Your New Reading List: Susan Wolf’s Picks

Susan Wolf, author of Meaning in Life and Why it Matters, advocates a healthy reading diet – one should not strictly adhere to pure academia, nor should one solely stick with what she calls “pure pleasure, the literary equivalent of eating candy.”

Instead, follow a plan that makes you break a mental sweat while still allowing you to indulge – see what she recommends below:

“A conference in Iceland this summer led me to Nobel-prize winning Iceland author Halldor Laxness’s Independent People, an epic of an Icelandic man and his family’s struggles with the harsh Icelandic land, and climate, the gentry and the resident demons. It is a powerful and gripping book, emotionally engaging, and utterly different form anything I have read. It also gives one a vivid sense of Icelandic history and culture. Not summer reading – it’s long and full of darkness and depression – but a masterpiece.”

“On the opposite end of at least one continuum, is Anthony Powell’s A Dance to the Music of Time, a 12-novel work that presents a picture of England from between the World Wars through about the 1960’s, through the eyes of an upperclass Englishman (who is in ‘public school’ in volume one), who keeps running into the additional characters throughout the entire work. Beautifully written, very funny, it is, for Anglophiles like me, pure pleasure, the literary equivalent of eating candy. (I allow myself only one novel at a time, alternating it with more demanding and probably more educational reading.) Not to be recommended for those who want much of a plot – almost nothing happens in the novels but conversation.”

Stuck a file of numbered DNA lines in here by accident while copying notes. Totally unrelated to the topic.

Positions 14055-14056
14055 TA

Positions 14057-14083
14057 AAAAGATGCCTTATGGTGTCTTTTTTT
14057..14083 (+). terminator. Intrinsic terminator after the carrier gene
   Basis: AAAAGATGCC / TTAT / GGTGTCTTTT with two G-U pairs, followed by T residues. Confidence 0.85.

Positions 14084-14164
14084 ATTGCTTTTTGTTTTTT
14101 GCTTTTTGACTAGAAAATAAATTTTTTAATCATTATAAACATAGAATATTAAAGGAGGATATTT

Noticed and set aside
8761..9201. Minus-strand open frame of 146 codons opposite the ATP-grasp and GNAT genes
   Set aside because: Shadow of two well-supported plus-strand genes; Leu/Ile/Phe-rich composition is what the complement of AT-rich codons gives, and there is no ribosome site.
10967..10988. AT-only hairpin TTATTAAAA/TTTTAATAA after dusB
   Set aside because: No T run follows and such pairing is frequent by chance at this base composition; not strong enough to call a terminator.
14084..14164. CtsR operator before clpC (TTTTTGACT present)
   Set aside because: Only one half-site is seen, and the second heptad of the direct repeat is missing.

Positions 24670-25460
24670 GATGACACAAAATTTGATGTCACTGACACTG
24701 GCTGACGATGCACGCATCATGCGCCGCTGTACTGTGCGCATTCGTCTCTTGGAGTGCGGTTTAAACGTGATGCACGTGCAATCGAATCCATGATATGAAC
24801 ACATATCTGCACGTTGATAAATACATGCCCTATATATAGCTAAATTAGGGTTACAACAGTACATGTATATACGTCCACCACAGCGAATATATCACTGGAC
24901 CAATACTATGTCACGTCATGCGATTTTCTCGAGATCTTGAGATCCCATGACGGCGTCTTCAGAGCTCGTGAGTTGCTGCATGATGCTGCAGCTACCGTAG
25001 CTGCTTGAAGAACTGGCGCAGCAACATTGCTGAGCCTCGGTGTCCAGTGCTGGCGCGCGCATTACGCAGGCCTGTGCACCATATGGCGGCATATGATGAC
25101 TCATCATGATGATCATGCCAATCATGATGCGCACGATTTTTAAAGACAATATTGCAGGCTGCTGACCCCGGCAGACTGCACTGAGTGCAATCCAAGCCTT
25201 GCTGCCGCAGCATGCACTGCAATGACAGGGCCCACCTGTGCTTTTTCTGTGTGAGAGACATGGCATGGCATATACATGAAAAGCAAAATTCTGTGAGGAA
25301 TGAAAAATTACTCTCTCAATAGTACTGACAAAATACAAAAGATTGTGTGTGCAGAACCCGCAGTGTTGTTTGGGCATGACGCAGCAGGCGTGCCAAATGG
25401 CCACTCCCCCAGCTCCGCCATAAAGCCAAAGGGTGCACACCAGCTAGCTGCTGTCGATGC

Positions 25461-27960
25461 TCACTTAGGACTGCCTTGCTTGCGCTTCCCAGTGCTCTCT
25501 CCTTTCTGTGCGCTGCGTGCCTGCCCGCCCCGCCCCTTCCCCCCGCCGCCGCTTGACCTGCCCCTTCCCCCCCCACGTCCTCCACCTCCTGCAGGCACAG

So, readers, nourish yourself with a healthy reading regimen.

What do you think of Susan’s list? Comment below, find us on Facebook, or Tweet us!